The central air conditioning system in your home plays a major role in the health and comfort of you and your family. An inefficient system or clogged air filter can affect the quality of the air you breathe in daily, causing health problems or exacerbating existing health conditions like asthma or allergies.
Especially during the warmer months, your central air conditioning system is constantly pushing air through your home, and the system that air passes through should be clean and well maintained. A dirty air filter, or a clogged or moldy duct system can create problems like higher utility bills and reduced air flow. It’s important to change indoor air filters regularly and maintain your duct system by scheduling necessary check-ups with AC service Tampa experts.
There are a variety of indoor air filters that homeowners can purchase depending on needs and budget. Criteria like material, thickness, and form all affect how often an indoor air filter should be changed. For example, a flat fiberglass filter should be changed monthly, a one pleated filter every two to three months, and more high-efficiency filter up to six months or longer.
As a rule of thumb, most filters with an average of 1 inch to 3 inches in thickness should be monitored monthly and replaced if they appear dirty, no matter how long they’ve been in use.
Beyond the type, other factors that indicate how often to change your indoor air filter include:
- Number of people living in your home
- If you have house pets
- If anyone suffers from allergies, asthma or other related health conditions
- If there are smokers in the home
All of these criteria can affect how often any type of filter needs replacing. However; if you need
Professional Duct Cleaning
Routine cleaning of your central air conditioning duct system is not required, but a cleaning by AC service Tampa professionals may improve the efficiency of your system, resulting in longer operation life, energy savings, and lowered cost of overall maintenance.
Most people schedule a professional duct cleaning when there’s a problem, for example:
- Suspected mold (either visible or not)
- Rodent or insect infestation
- Dust and debris clog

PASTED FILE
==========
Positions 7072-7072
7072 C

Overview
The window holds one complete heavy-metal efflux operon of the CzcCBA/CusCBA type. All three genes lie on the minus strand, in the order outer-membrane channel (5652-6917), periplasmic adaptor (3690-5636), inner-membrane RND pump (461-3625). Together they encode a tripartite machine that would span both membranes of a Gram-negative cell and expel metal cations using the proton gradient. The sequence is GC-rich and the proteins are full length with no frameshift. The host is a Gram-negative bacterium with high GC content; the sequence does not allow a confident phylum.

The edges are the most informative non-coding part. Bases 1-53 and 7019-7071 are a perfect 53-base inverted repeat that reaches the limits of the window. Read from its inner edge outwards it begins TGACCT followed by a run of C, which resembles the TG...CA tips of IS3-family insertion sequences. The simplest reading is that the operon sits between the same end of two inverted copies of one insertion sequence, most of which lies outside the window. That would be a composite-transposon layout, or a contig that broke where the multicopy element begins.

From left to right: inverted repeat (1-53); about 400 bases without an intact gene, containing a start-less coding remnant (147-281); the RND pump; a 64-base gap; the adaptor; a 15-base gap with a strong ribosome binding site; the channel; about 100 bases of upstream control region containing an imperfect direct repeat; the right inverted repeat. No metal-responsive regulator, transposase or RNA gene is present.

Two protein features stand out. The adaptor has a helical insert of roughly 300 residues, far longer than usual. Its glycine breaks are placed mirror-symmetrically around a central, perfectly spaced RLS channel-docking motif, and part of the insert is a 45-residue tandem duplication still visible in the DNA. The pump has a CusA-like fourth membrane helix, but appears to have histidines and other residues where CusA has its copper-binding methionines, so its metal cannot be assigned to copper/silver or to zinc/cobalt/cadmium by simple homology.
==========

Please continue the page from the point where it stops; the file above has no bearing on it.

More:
Conditions like mold are dangerous and should only be handled by a professional that can clean out and replace contaminated parts.
Taking care of your home’s central air conditioning system by changing air filters regularly and having your ducts cleaned when needed can affect your health, save you money on energy costs, and extend the life of your heating and cooling system. In fact, the U.S. Department of Energy says that replacing a dirty filter with a clean one can lower your air conditioner’s energy consumption by 5 to 10 percent.
For general service and advice, contact the experts at Cox Heating and Air Conditioning. They have experience dealing with all types of heating and cooling systems and can help you maintain your duct system year-round. Call the AC service Tampa experts today at Cox Heating and Air Conditioning for information on how to ensure your central air conditioning system works at optimal performance.
If you’re a seasonal allergy sufferer, you know the daily struggle to prevent the myriad symptoms allergies can cause. They’re a problem for many Americans — pollen allergy is one of the most common chronic diseases in the United States.
Seasonal culprits like pollen begin showing up as early as March in the southern United States. If you’re dreading the arrival of spring, indoor air filtration and HVAC installation can play an important role in preventing or mitigating seasonal allergy symptoms.
Indoor Filtration Options
There are two primary ways to filter the air in your home. Whole-house filters clean the air using filters built into the return-air ductwork of existing HVAC systems. They’re easy to maintain, purify the air in your entire house and accept a wide variety of filter materials. Portable air filters use small fans to push air through a filter and are designed to clean one room. They’re not as efficient as whole-house options but work to target specific spaces when HVAC installation isn’t an option.
Types of Filters
Pollen and dust cause most seasonal allergies. Pollen particles can range from 10 to 100 microns in size, while dust ranges from 0.5 to 5 microns. Not all filters can capture particles of these sizes.
HVAC systems commonly use mechanical air filters made of synthetic fibers that trap particles. The filters’ effectiveness is measured as a Minimum Efficiency Reporting Value, or MERV rating. The lower the MERV, the poorer the filter quality. For seasonal allergies, these disposable filters are affordable and efficient:
- Pleated: MERV rating of 10–13 or 14–16 for high efficiency. Electrostatically charged pleated filters attract allergens like pollen.
- HEPA: removes up to 99.97 percent of all particles; MERV rating of 17–20.
Portable air cleaners’ effectiveness is measured by clean air delivery rate, or CADR. Many portable air cleaners don’t have high enough CADR values to remove large pollen particles. Look for these filters if you use a portable device:
- HEPA: removes up to 99.97 percent of air pollutants as small as 0.3 microns.
- Electrostatic charged: uses tightly woven electrostatically charged fibers; effective at trapping small particles like dust, mildew and pollen.
Silver ion and activated carbon filters are designed to remove harmful bacteria, not irritants like pollen.
The Best Option
If you’re looking for indoor air filtration for seasonal allergies, a whole-house filtration system with a high-efficiency furnace filter is the best choice. Adding a portable air filter while you sleep may also alleviate symptoms. The most important thing to remember is to change your HVAC system’s filter every 6–12 months.
Proper HVAC installation and maintenance are essential for effective indoor air filtration. HVAC professionals at Cox Heating and Air Conditioning can help you choose the right filter for your HVAC system and educate you on regular filter changes. Don’t suffer this spring; call the air-filtration experts at Cox Heating and Air Conditioning to take control of your indoor air quality today.